But what else is there to run for, if not personal records?
Running gently so that we haven’t torn apart every fiber in our legs by the time we’re 40, and enjoying the side-effect of the runner’s high. Running in the morning to get that circadian rhythm and mental health-aiding sunlight in our eyes. Running to get those 45 minutes of exercise three times a week, like our doctor has always suggested. Still running for yourself, but running to run forever, and happily.
I read a great piece this week by Emily Oster [link below] about using data to adjust your personal record times as you age. A novel data-led idea that will no doubt thrill many, but what if that’s just a little too much effort? What if constantly changing the goalposts to say, “This is actually a faster 5k time than when I ran it when I was 26,” is an infinitesimally dull conversation to have - even with another runner. What if you took a break from trying so hard all the time and just relaxed? What if the goal was to simply never suffer burnout? Maybe that’s ok. Good, even.
Maybe Nick’s method of two-thirds of his runs being meditative head-clearers is a solution to fitting relaxation and health into that time-poor grind. There is a fear right now, of course, that this current technological revolution is going to make our lives even busier.
Luckily, Nick is an expert in artificial intelligence, so it makes sense to ask him how AI can help us run. It’s certainly not wearing Apple Vision Pros while we run, because they’re a) $3,500 and b) weigh over a pound / half a kilo. Protect ya neck.
“AI will certainly increase the ways our work lives are tied to machines. It will deepen our reliance on technology, which will increase our need for ways of escaping that. It might create an impetus that makes us want to run more in order to find that cabin in the woods as you said [link below].”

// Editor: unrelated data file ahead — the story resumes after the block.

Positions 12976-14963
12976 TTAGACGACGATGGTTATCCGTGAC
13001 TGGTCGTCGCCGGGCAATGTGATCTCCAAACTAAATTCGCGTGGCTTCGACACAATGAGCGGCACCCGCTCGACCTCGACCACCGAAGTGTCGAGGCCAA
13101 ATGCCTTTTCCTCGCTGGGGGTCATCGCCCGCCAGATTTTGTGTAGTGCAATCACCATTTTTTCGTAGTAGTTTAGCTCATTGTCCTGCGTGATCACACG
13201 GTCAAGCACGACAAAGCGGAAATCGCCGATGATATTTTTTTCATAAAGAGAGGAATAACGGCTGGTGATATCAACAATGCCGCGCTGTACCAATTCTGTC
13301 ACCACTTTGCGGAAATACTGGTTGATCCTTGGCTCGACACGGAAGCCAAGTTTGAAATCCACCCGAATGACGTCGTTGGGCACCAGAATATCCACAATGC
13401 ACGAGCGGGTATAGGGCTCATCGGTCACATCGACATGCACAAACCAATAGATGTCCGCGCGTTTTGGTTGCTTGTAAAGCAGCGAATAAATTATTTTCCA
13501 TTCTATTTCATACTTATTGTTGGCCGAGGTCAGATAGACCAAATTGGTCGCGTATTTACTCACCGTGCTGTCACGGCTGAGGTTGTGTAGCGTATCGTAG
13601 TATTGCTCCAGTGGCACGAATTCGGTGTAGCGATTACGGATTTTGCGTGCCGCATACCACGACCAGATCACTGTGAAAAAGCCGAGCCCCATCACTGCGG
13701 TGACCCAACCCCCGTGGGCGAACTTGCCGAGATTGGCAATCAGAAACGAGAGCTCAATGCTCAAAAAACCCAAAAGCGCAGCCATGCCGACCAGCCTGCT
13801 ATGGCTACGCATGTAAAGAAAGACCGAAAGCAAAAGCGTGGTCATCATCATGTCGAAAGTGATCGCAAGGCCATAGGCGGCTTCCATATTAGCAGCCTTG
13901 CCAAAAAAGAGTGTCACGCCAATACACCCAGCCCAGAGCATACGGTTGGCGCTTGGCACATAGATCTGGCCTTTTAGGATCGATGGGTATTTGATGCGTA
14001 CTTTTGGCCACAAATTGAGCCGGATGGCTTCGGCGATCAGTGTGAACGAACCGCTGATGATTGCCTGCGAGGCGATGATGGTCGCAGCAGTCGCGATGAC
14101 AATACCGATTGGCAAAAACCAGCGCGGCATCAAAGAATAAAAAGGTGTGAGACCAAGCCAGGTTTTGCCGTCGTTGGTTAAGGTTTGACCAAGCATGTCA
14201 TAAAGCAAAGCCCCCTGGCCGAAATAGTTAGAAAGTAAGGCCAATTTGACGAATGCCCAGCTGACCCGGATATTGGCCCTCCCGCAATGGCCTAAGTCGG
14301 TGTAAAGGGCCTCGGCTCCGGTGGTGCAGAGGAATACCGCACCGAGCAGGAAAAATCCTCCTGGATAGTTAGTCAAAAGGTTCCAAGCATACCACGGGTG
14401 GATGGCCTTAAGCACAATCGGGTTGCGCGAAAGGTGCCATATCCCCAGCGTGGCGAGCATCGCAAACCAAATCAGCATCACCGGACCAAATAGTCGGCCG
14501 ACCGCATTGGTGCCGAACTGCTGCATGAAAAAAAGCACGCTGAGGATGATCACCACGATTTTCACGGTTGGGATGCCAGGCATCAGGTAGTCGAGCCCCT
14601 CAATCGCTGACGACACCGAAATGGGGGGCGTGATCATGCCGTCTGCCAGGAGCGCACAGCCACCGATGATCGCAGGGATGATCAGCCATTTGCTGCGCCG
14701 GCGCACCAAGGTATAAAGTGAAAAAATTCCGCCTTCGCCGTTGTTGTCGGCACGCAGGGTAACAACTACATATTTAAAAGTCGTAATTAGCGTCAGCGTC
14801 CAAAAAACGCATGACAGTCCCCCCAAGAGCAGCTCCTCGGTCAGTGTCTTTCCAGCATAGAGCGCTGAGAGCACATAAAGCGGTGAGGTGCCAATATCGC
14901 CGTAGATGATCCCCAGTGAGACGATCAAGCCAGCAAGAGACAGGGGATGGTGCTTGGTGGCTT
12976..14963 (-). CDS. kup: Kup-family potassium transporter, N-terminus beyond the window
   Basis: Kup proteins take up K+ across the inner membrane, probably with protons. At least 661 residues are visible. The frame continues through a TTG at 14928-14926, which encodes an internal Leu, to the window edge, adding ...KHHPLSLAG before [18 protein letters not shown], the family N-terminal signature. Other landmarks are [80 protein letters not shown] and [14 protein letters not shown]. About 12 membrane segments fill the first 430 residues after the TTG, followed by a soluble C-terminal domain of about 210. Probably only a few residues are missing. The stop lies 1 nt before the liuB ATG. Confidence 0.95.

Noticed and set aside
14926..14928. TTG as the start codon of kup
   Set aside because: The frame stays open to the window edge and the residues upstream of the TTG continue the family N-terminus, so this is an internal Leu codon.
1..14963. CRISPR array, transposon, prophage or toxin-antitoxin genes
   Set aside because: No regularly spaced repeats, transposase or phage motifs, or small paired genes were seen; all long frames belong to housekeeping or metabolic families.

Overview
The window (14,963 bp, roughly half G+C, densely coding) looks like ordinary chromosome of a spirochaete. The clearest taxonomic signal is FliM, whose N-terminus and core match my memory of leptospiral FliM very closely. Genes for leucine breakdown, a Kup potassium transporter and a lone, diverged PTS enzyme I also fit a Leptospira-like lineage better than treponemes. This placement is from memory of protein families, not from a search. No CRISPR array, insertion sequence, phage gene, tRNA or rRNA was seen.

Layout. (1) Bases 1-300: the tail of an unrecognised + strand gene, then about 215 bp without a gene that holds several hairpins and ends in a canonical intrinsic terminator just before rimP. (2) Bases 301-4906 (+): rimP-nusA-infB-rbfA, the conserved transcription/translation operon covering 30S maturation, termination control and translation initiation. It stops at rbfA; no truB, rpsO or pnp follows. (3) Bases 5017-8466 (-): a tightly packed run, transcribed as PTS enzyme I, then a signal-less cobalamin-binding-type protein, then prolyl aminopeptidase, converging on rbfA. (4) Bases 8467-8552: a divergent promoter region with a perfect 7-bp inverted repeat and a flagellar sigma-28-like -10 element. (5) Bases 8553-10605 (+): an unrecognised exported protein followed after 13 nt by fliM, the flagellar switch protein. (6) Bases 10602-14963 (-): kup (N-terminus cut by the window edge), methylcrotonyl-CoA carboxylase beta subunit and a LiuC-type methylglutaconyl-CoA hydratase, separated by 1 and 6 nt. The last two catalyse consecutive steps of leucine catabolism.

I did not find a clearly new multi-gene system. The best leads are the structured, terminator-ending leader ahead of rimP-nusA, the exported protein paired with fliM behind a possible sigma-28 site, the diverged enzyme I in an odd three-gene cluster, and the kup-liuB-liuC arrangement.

“There's a hypothesis that AI could make our lives easier by taking care of menial tasks and giving us more time to run, but I don't think that's true. Technology tends to make our lives more complex.”
“A third would be there will be all kinds of ways that it helps us to train. Helping us understand our data gives us a deeper understanding of human biology, which then gives us a deeper understanding of human performance. It’ll make us more able to train ourselves.”
So that’s the future. A life hog-tied to computers that will help us run faster. Computers that will design training plans showing us how to make the most of our lunchtime workouts. You only have an hour a day to exercise, after all. You can eat at your desk.
Or choose a life free of trackable metrics and the never-ending quest for a medal. Imagine never worrying about failing ever again. You have the choice of making Success the simple act of getting your shoes on, stepping out of the door, and focusing on relaxation and health instead.
There’s no such thing as a bad run, but we can always make it better. Running is the alone-time buffer we are afforded between the pressures of work and family, so we might as well make it as pleasant as possible.
Running Sucks Haiku of the Week
Inspired by Julie Hughes of Run to Write, here’s a haiku. Maybe I’ll do one of these every week. A haiku of the week? Who knows? That’s what it says up there, so I guess we’ll see!
We just want to run.
But life is so dang busy.
Can AI help? No.
I will absolutely not be taking any feedback on my haiku, but I would love to see yours in a comment. Why not!?
Further reading and lots of it